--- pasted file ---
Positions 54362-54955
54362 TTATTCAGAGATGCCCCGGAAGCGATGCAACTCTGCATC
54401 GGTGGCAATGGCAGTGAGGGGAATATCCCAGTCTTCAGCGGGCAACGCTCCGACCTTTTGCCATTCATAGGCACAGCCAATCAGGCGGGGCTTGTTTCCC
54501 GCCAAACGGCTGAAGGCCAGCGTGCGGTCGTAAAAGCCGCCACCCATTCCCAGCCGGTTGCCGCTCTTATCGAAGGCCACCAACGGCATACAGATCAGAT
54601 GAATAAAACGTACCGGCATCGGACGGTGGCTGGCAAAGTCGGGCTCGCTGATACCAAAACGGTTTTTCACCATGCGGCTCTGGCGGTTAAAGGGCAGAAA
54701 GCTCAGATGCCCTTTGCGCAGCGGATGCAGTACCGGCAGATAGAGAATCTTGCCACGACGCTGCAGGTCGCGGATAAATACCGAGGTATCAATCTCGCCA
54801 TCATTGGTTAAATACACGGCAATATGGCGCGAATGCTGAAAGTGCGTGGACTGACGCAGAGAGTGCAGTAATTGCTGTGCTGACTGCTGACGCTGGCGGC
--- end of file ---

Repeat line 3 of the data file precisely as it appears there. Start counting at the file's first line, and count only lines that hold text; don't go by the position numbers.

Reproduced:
54401 GGTGGCAATGGCAGTGAGGGGAATATCCCAGTCTTCAGCGGGCAACGCTCCGACCTTTTGCCATTCATAGGCACAGCCAATCAGGCGGGGCTTGTTTCCC